Risk-Reward Fundamental: ‘Caveat Emptor’

It requires no more than a simple look for one to understand that bond provides badly needed term finance, given term-to-maturity (TTM) of over three years, for enterprises operating in Vietnam. This fact should be highlighted amid the bankers' sagging morale in providing term lending after serial defaults. In current practices, although not necessarily best, the cost of fund-or coupon rate on any issue is set upfront and remains unchanged. The determinacy of cost as usual is most welcome by firms’ management.

From the firm's standpoint, the use of bond very much depends on the technicality that determines the way this finance can benefit its own operation. A bond is recognized by its attributes of:

  • Term to maturity (TTM: finite term vs. perpetual);
  • Coupon rate (per cent p.a.; fixed vs. floating);
  • Coupon payments (annual; semiannual; pure-discount);
  • Applicable interest rate (per cent p.a.; flat vs. term structure).

These features of a bond determines how the value of that bond fluctuates and changes over time when applicable discount rate changes. Bondholders in Vietnam are now having little chance to liquidate their holdings, thus tend to buy for holding until maturity. This illiquidity to a large extent prevents the populace from holding a set of bonds instead of depositing funds at banks.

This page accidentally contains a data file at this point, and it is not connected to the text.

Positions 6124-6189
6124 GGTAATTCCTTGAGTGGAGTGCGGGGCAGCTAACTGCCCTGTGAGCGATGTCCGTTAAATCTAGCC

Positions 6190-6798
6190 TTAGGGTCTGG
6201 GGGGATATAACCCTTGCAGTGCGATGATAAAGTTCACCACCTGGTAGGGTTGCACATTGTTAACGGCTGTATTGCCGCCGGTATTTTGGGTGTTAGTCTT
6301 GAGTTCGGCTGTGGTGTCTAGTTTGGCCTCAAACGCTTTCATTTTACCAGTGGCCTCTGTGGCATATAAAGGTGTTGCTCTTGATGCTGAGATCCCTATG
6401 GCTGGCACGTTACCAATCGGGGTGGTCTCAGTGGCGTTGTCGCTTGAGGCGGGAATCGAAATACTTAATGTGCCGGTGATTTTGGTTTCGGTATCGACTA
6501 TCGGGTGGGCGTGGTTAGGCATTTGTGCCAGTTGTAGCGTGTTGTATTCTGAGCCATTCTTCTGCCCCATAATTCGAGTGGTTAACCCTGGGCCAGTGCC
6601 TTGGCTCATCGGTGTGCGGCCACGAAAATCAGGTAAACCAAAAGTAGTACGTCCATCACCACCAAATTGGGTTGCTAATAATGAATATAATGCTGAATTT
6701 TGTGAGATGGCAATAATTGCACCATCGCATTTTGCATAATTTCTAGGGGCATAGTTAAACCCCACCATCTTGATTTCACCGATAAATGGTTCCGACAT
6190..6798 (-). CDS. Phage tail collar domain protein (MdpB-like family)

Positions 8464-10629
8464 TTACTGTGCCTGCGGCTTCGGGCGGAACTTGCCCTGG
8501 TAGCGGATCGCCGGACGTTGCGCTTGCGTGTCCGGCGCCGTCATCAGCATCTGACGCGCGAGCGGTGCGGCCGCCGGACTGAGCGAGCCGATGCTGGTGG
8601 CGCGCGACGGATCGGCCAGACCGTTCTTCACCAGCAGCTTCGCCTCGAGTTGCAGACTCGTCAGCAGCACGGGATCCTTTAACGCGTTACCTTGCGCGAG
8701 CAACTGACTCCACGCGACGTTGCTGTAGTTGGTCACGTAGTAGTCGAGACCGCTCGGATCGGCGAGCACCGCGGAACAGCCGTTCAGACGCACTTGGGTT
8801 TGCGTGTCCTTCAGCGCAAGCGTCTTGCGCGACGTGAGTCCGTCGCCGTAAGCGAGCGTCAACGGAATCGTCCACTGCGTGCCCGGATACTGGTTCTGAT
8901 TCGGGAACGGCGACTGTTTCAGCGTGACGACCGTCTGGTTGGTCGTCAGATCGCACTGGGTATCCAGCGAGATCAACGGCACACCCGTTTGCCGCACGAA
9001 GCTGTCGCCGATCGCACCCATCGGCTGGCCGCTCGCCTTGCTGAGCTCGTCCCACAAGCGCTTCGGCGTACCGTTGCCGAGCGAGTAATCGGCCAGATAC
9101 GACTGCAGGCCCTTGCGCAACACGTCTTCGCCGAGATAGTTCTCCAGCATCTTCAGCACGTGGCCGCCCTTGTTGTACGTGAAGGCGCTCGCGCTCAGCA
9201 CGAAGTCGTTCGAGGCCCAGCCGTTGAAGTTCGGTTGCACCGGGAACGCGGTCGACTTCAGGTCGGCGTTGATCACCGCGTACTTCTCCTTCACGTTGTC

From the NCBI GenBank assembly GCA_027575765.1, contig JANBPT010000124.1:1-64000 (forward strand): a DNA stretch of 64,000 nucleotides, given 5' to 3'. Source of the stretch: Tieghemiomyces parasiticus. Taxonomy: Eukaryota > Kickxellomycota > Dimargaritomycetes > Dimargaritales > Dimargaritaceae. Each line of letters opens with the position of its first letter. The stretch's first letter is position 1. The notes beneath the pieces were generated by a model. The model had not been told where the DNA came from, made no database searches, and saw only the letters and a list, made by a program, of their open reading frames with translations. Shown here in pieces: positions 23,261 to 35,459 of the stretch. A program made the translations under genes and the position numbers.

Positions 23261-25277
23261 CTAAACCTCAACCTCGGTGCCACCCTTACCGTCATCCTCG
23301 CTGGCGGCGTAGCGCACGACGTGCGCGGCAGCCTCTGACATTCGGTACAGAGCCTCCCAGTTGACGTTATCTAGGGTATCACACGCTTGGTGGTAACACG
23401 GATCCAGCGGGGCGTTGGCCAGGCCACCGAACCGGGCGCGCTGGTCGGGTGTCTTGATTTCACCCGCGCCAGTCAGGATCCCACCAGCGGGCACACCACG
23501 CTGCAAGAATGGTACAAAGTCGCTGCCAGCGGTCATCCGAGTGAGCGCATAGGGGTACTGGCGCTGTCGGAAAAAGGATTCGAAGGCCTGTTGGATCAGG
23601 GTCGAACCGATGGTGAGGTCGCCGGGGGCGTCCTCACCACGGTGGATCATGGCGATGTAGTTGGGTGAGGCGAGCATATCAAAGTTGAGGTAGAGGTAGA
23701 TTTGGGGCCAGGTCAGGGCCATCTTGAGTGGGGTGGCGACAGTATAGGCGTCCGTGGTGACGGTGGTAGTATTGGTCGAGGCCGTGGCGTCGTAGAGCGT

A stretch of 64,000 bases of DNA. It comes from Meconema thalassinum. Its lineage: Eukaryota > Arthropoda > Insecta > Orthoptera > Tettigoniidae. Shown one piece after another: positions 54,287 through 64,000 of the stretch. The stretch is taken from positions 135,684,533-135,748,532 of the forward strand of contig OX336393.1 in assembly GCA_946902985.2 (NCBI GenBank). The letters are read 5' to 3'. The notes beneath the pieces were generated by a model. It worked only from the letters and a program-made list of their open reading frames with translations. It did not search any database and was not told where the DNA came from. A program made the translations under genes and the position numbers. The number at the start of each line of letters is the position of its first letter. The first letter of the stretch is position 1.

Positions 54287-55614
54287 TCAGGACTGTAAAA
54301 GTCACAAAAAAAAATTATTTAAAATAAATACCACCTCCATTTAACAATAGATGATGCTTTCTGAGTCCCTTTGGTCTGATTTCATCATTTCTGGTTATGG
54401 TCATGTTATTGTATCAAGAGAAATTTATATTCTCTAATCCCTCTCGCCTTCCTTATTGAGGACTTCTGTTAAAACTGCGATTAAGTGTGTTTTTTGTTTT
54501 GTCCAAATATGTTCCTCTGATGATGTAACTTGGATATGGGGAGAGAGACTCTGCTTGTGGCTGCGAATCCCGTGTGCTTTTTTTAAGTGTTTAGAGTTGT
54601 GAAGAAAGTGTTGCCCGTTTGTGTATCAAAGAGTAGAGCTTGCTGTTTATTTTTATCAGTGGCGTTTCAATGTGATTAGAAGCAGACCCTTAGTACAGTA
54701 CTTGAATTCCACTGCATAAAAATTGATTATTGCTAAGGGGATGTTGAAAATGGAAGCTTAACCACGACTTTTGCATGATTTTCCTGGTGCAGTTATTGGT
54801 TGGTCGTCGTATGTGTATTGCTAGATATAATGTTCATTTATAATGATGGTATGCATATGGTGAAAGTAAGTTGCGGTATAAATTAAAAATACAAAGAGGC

However, many Vietnamese bondholders who have not even been familiar with concepts and terms of corporate finance may not know sufficiently that the value of his/her holding is very sensitive to TTM, and thus may have neglected the risks born to them when holding a longer-maturity debt instrument. The public investors have in reality been exposed to a larger degree of uncertainty, which they are not fully aware of. And due largely to this uncertainty, an investor has to accept the principle that the longer their holding’s maturity is the less it is priced today.

Technical Box

Consider a zero-coupon bond, the relation is stated mathematically (Wilmott, et al., 1999, pp. 267) as:

* Where: r(T) is interest rate as function of time;

V(t,T) Bond price as function of time and TTM;

Latter of right-hand side: partial derivative of V with respect to T.

This equation tells the longer the bond’s TTM, the less it is worth today. Another simplified math expression gives a feel about the relation between the change in bond price and change in interest rate:

An example of this is a 10-year (t) zero-coupon bond, with the face value paid at maturity and a flat discount rate of 10% p.a (r). If the interest rate now increases by +1% (D r), and stands at 11%, then the change in price of bond (D V/V) is approximated: [-10(0.01)]/(1+0.10)= -0.091. In other words, with every percent increase of interest rate, the bond price goes down by approx. 9% (economic sense of the negative sign.)